Bulgaria’s Supreme Administrative Court has overturned a decision by the Central Election Commission (CEC) that limited state subsidies for election advertising to national radio and television station and newspapers with “national circulation” – and that excluded online news websites.
The CEC decision had sparked severe criticism by the Union of Publishers in Bulgaria and the association of regional media.
After a court hearing on October 5, one online Bulgarian website reported – with some indignation – that a CEC member had told the court that internet sites “were not media” because they were not subject to statutory regulation, as in the case where the Council for Electronic Media is empowered by law to regulate radio and television stations.
The application to overturn the CEC decision was lodged by Maria Cappone’s United People’s Party, which told the court that there was no legal definition of what constituted a newspaper with “national circulation” and that there were news websites with audiences much larger than those of some national media.
The United People’s Party said that by rejecting internet websites, the CEC was using 20th century thinking and definitions.
The CEC reportedly came to the decision because of allegations of abuses of the system of the awarding of state subsidies for campaign advertising during election campaigns,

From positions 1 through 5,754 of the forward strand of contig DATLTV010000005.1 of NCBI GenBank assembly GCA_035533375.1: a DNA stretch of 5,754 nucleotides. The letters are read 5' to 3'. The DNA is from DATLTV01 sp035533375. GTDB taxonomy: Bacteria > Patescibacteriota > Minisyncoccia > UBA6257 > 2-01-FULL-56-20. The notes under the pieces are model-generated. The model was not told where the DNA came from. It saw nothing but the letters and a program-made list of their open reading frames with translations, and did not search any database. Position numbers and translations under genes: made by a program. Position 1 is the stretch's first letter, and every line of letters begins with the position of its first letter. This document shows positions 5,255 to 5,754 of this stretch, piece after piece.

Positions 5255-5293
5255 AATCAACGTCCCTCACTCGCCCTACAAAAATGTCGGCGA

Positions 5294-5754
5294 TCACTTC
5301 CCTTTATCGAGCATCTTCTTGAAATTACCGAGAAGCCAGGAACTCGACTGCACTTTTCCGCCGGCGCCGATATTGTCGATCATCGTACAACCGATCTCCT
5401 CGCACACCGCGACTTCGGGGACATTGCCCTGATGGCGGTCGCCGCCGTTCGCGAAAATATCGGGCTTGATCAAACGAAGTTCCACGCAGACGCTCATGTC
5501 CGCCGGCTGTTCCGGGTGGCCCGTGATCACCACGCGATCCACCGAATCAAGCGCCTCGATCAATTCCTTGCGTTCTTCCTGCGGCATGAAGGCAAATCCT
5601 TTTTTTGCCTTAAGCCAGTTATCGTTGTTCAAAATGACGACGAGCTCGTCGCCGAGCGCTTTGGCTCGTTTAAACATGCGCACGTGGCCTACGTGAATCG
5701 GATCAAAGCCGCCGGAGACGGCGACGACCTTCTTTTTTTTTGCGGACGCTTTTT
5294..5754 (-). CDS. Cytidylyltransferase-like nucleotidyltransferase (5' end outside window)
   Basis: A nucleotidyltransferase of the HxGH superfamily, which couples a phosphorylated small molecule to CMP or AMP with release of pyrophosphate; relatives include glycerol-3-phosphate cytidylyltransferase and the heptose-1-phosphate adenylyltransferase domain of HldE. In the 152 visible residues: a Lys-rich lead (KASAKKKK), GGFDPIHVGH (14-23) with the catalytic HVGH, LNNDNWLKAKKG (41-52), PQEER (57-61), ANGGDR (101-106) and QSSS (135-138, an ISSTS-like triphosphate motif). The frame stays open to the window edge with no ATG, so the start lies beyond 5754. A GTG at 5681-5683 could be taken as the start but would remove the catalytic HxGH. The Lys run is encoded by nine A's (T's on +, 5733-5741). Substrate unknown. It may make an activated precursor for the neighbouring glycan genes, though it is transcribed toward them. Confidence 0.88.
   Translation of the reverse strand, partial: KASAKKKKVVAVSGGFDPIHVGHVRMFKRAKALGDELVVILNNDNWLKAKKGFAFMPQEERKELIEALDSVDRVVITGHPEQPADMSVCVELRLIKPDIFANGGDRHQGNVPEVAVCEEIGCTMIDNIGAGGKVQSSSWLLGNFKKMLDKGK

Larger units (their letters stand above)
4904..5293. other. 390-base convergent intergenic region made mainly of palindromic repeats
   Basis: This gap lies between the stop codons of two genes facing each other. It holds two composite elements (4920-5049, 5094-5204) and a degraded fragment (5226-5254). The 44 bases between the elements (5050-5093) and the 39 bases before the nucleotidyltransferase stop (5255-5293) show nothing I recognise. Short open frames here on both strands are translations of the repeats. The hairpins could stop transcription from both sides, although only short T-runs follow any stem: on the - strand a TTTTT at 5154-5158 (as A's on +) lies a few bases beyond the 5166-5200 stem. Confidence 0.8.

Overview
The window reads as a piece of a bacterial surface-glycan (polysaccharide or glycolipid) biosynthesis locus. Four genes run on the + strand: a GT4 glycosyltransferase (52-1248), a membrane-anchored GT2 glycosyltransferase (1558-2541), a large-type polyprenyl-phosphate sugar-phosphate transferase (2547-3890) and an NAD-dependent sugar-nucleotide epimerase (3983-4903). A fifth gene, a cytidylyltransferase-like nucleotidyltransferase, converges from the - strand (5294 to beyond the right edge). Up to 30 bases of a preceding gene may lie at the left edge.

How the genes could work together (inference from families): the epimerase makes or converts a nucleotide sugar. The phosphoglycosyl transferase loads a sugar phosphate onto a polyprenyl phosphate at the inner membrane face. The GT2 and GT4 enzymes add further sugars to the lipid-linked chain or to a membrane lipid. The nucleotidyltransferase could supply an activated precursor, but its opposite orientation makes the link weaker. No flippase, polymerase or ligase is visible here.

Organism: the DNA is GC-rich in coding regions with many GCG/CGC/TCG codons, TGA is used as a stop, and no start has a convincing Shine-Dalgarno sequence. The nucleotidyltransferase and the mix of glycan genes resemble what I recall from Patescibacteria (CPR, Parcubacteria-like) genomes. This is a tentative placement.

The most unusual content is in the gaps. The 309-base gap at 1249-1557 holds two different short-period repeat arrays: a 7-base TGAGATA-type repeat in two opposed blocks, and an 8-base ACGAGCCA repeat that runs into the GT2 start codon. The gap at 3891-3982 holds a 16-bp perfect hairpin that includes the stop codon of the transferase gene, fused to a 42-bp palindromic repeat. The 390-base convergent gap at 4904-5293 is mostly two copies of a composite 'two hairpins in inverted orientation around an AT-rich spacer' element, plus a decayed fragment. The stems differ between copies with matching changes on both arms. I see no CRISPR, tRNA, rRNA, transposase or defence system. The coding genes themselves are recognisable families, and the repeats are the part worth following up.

Under the system, initiative committees that do not already receive state subsidies are awarded packages worth 40 000 leva to place advertising. The payment of the money for the advertising comes directly from the CEC to the media where the ad has been placed.
In 2015, there were allegations that some committees funnelled the business to obscure websites with which they allied.
The Supreme Administrative Court’s decision is final and as such, not subject to appeal.
The court said that the CEC decision limiting the awarding of media packages “does not correspond to any provision of applicable law and therefore appears illegal”.
It agreed with the argument of the CEC for restrictions regarding the spending of funds to prevent abuse, but said that difficulties could not serve as an argument for introducing provisions not in the law.
The court found that the CEC’s actions were in violation of the principle of proportionality, as an administrative act and its implementation affected rights and legitimate interests to an extent that was more than necessary for the purpose for which the decision was made.
Public broadcaster Bulgarian National Radio reported CEC spokesperson Alexander Andreev as saying that the commission would comply with the ruling of the court and correct the wording of its decision accordingly.
A new version that does not restrict media where advertising may be placed to national-level media would be proposed for consideration at a CEC meeting scheduled for October 8, Andreev said.